Mark Lawrence on fantasy’s “born to magic” aspect:
The main difference between fantasy and science fiction is the nature of the fake science (magic) they present us with. Generally the technology resulting from science is available to anybody to buy or discover given sufficient reserves of money, intelligence, infrastructure etc. It’s an egalitarian form of “magic”. To use a warp drive or phaser gun doesn’t require you to be born special.
Magic, on the other hand, often requires you to be born “magic”. Fantasy is rife with chosen ones, singular heroes whose talents allow them to change the course of history, wielders of magic that is available to them alone or to some elite that were born special.
I think there are several aspects Lawrence is missing.
(1) If the dividing line between fantasy and science-fiction is “universal access to weird stuff” vs “genetically-determined access to weird stuff”, you run into difficulties. By Lawrence’s reasoning, X-Men (people being born with special powers) is fantasy, despite the fact that the underlying explanation is gene mutation (i.e. a science-fictional scenario). Alternatively, the necromancy in Wise Phuul (taught as a school subject in the Viiminian Empire) is science-fiction, despite the fact that it is, well, magic.
(2) Even in settings where magic is a limited resource, the Harry Potter-style wizards/muggles divide is hardly universal. Indeed, looking across the genre, you have all sorts of variations on how magic users obtain their abilities – from it being something that anyone can learn (Patrick Rothfuss’ sympathy), to something anyone can access from a source (the earthpower in Thomas Covenant), to something that is purely the domain of supernatural beings (Tolkien’s Istari are de facto minor angels), to something dependent on one’s god (George R.R. Martin’s R’hllor worshippers), to being a matter of folk wisdom and psychological manipulation (Terry Pratchett’s Witches). One even sees this distinction in Dungeons & Dragons, between wizards (magic from study), sorcerers (magic from innate ability), and warlocks (magic from pacts). Real-world magical traditions tend to be a combination of study, ritual, and interacting with the allegedly supernatural – there is very little emphasis on the practitioner’s ancestry. By Lawrence’s reasoning, such “real-world” magic would fall under science-fiction.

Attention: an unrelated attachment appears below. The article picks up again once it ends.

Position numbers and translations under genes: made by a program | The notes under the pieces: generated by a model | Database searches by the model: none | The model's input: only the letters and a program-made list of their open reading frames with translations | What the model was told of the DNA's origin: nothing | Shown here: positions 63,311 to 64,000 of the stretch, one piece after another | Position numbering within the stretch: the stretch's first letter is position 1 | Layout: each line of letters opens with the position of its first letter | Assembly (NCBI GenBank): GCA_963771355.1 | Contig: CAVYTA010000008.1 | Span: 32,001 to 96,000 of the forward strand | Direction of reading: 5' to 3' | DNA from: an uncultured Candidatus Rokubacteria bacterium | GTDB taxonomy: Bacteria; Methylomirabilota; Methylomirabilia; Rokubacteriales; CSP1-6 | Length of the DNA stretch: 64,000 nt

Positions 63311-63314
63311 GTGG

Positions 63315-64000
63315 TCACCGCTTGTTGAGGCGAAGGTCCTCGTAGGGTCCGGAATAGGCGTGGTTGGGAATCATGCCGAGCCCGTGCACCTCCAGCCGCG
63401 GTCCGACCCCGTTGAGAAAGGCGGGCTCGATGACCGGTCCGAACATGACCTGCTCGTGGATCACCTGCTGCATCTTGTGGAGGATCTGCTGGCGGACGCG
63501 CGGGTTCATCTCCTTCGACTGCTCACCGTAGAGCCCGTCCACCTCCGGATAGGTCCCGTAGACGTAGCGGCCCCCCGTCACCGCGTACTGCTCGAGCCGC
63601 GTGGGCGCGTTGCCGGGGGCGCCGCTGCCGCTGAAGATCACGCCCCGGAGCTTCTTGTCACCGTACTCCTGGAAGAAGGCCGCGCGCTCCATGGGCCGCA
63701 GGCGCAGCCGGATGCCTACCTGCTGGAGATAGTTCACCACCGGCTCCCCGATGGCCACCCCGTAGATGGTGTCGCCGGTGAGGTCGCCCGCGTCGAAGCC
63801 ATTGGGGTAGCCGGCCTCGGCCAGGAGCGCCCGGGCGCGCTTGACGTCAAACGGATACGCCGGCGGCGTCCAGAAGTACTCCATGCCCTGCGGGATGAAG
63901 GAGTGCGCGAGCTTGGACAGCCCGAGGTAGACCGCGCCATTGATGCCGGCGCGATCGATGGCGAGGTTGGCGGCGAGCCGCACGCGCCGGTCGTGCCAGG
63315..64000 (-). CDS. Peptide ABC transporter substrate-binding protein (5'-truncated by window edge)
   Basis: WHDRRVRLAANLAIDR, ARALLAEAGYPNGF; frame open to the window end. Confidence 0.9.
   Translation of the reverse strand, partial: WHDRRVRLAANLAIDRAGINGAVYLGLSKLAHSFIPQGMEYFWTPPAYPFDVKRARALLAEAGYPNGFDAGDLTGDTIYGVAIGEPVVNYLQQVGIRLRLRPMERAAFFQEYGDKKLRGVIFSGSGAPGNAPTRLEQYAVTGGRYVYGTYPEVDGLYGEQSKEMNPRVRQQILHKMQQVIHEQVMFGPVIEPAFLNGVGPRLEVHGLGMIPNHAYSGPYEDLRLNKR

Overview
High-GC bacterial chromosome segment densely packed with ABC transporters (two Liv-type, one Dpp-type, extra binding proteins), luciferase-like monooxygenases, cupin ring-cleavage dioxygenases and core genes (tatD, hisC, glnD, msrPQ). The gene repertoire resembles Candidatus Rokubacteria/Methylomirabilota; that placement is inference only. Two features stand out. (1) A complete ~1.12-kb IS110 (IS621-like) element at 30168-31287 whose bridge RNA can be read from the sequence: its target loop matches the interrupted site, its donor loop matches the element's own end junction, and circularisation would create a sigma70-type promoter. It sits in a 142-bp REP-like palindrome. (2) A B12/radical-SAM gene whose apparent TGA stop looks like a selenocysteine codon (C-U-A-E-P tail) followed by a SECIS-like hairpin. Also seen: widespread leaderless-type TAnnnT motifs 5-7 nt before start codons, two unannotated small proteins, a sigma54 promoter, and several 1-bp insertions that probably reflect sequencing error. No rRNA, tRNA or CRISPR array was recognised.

(3) Even in settings where there *is* a wizard/muggle divide, there is no need for the protagonist to be a wizard. Sam Vimes lives in a city where magic objectively exists – but he is strictly non-magical himself. Conan the Barbarian is also very much a muggle, but that doesn’t stop him chopping and slicing his way through evil sorcerers. Locke Lamora doesn’t do magic, but he deals with bondsmagi. Jon Snow and Bran Stark may have innate warging ability, but Tyrion Lannister doesn’t. Et cetera. Rather than focusing on the 1% in such a setting, why not focus on one of the 99%?
(4) It is perfectly possible for science-fictional works to be every bit as elitist as Lawrence alleges fantasy works to be. Indeed, the entire basis of Roger Zelazny’s Lord of Light is that a particular caste have got their hands on a technological means of reincarnation – which they keep for themselves, and use to control others.
(5) Just because a magic system is (in theory) meritocratic doesn’t mean the end result is particularly utopian. Taking Wise Phuul as an example (it feels wrong citing my own work in this scenario, but let’s run with it anyway), necromancy is not only universally accessible, but one’s ability to do it is entirely independent of ancestry, gender or sexuality. That does not stop the development of a class system, or socio-economic factors playing a key role in determining how well one does at examination time.